The Innocents asks whether the supernatural kids are alright


Eskil Vogt’s gripping second feature gazes at the limitations of childhood experience with clear, unblinking eyes.

In the first scene of Eskil Vogt’s sophomore feature The Innocents, a young girl pinches her autistic older sister while riding in the car. Her sister doesn’t react, so she pinches harder. The morality of Vogt’s latest ebbs and flows with this girl, her sister, and their two new friends, all of which have an odd connection, not to mention supernatural abilities. Kids have a gray version of right versus wrong, as violence sputters around the Norwegian thriller, minimal in technique but tense in execution. 

Vogt, the writing partner of Joachim Trier, focuses much of this story on the moral complexities of being a child — those left to their own devices to figure out how to seek revenge, handle conflict, and inflict pain. Violent in brutal bursts, the film sees these four children test out their powers on other kids, other adults, and even a stray cat. It’s a dark narrative, but it still refuses to opt for sustained shock. When these kids kill a cat or a person, life carries on. No one harps on these deaths — accidents happen and children cannot be to blame. They’re confused, they’re harmless. They’re innocent

Ida (Rakel Lenora Fløttum) and her sister, Anna (Alva Brynsmo Ramstad), meet Ben (Sam Ashraf) and Aisha (Mina Yasmin Bremseth Asheim) a few days into living in their new apartment complex. Ben has telekinetic abilities and Aisha can hear and feel Anna’s thoughts. They force each other to mature, making decisions that impact families, children, and their community without a second thought. They wander around the playground and local forest testing one another, pushing themselves further into a dark connectedness. There’s a wave of anger existing below the surface, one built out of exclusion and family.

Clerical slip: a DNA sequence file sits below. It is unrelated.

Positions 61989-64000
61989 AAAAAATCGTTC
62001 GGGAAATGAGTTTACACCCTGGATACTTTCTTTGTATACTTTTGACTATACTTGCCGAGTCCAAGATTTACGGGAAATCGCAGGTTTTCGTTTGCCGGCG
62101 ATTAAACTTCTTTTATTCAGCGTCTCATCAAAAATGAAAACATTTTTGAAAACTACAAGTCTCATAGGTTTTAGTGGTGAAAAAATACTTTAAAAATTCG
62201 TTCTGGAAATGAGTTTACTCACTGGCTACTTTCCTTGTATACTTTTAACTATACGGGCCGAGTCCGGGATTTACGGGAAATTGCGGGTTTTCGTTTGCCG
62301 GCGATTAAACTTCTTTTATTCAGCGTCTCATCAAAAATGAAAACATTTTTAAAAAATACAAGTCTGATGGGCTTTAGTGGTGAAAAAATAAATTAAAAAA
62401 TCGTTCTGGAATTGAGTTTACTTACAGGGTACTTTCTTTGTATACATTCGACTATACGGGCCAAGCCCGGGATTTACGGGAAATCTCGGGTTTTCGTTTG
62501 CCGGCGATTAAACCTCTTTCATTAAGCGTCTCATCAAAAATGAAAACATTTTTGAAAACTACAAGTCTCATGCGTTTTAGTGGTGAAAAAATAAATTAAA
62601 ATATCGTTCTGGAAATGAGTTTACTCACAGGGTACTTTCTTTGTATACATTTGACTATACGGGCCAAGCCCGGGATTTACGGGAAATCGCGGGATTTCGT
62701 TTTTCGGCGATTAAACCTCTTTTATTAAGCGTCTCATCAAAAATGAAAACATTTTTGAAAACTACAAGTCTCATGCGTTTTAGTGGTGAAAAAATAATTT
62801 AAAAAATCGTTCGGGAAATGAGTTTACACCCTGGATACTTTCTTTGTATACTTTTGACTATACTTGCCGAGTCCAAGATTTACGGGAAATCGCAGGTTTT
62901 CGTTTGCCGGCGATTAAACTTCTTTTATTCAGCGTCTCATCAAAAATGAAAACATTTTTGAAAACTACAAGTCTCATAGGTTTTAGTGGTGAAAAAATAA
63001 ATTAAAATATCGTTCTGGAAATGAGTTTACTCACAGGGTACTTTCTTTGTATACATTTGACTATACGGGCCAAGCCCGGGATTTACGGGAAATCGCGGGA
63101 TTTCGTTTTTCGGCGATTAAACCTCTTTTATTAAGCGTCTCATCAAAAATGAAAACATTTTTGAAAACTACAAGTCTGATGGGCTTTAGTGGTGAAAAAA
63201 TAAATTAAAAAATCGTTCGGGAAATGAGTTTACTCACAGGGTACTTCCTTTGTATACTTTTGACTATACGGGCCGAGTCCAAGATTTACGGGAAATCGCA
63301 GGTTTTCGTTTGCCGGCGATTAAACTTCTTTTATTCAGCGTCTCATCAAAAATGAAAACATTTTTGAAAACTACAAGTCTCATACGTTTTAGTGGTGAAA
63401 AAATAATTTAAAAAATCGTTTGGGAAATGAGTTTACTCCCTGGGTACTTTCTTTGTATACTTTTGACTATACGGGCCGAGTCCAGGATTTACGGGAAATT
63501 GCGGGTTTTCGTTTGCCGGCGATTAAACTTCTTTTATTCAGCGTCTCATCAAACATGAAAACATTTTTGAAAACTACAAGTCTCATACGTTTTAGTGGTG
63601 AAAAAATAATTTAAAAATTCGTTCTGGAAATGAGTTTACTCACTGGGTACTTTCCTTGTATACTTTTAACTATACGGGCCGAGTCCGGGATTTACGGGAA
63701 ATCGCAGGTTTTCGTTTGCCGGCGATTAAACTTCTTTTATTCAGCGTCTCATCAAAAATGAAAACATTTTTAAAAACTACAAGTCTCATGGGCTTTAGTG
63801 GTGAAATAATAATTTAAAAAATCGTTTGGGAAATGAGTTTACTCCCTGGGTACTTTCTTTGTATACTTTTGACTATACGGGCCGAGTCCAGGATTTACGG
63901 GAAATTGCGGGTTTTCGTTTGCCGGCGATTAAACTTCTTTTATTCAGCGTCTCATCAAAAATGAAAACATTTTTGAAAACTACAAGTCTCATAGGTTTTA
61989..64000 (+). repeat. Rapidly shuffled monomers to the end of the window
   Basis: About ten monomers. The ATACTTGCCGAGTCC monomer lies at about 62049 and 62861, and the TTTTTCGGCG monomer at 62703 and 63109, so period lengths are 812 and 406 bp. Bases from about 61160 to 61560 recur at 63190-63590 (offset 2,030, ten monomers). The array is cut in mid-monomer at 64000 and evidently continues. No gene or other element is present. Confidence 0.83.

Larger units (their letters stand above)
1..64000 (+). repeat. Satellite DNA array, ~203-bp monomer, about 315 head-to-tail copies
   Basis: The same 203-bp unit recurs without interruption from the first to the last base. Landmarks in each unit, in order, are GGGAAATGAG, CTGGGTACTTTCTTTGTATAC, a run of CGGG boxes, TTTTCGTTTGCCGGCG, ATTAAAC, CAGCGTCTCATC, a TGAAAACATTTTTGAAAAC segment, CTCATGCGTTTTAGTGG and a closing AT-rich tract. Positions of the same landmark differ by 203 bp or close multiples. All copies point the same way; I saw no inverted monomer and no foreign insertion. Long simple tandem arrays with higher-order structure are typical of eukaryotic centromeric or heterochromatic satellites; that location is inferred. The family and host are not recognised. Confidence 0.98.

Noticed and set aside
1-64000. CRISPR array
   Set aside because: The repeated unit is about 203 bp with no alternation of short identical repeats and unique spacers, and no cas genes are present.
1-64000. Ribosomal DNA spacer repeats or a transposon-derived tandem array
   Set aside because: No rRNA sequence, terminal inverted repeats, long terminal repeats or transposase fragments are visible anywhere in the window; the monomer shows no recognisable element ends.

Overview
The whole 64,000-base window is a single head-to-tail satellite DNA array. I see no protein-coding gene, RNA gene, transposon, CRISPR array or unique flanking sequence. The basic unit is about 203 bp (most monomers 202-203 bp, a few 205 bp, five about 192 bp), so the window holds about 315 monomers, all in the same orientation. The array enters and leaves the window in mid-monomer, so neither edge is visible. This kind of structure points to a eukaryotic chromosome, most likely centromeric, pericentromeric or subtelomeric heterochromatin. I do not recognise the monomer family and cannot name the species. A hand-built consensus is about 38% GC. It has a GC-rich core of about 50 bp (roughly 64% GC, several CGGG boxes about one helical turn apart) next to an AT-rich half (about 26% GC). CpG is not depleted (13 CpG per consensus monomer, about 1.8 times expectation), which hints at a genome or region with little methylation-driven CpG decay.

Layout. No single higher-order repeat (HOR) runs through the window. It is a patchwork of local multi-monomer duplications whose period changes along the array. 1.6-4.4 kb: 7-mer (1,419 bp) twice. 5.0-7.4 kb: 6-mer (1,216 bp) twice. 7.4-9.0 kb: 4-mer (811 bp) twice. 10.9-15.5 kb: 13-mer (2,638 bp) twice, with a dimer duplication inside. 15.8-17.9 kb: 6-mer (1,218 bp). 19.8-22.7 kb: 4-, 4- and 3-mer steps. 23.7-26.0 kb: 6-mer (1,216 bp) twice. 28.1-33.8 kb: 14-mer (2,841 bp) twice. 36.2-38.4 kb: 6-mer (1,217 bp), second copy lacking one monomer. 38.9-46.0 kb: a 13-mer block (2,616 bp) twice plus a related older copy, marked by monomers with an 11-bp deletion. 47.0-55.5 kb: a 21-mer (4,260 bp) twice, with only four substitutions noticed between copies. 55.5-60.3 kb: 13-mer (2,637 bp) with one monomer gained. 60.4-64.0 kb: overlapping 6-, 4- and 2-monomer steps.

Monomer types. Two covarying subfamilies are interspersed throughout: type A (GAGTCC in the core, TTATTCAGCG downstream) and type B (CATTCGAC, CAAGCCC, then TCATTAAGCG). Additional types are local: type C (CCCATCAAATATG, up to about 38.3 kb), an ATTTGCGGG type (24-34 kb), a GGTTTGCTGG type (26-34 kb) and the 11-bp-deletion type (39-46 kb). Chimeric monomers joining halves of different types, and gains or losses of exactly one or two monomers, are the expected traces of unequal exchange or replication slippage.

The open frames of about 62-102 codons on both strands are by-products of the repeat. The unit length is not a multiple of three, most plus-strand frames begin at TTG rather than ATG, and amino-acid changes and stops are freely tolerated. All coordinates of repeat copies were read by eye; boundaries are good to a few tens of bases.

Trier mines complete performances from these four child actors. They simultaneously remain blameless and terrifying, capable of heinous acts and giggling about it afterward. These kids, especially Fløttum and Asheim, carry the emotional weight of the story with an ease often unseen in actors under the age of 12. They bring gravity to these situations, friendships, and acts of violence. It’s a testament to Trier’s direction that he’s able to gather these performances into a seamless whole.

As these kids bounce between rage and regret, The Innocents becomes more of a horror film than initially expected. Despite a minimal score and a lack of stylistic flourish, The Innocents becomes scarier by the minute, especially as the powers within these 10-year-olds become more intense and uncontrollable. Vogt opts to use this overwhelming sense of dread over any genre tricks, finding tension in the silence between these kids and in this community. Much of the third act consists of the four characters simply looking at one another, standing still, hoping to overpower one another; it’s taut in its simplicity. 

During all of this violence, the adults of the film seem largely unbothered. There’s a general sadness in the air, but concern only goes so far. Instead, they continue on with work, marriages, babies, and the daily problems of caring for oneself while also caring for a family. Children playing doesn’t raise any alarms, and even when they see an act of violence in broad daylight, they’re reticent to offer up consequences.


For the adults of The Innocents, and for most of us, we cannot imagine these kids to be capable of it, and so we don’t. We presume them to be innocent, and they almost always are, without guidance or understanding, attempting to feel included and loved even when they’re forgotten for the majority of the day. 

Vogt’s thriller depicts the reality of kids finding out they have supernatural powers. It results in confusion and violence, groups of kids figuring out which lines they can and should cross. With gray senses of morality in their still-forming minds, they push the limits, craving connection yet ending up with some level of intense, temporary heartbreak. Adults know little about how children interact when unsupervised, left to their own interpretations of right vs. wrong, life vs. death, and how to treat others.

The Innocents explores all of these themes without heaviness or excitement, Vogt’s sophomore feature carrying a sense of sobriety that cements him as one of the finest writers working in European film. 

The Innocents is currently playing in theaters and available on VOD.

The Innocents Trailer:

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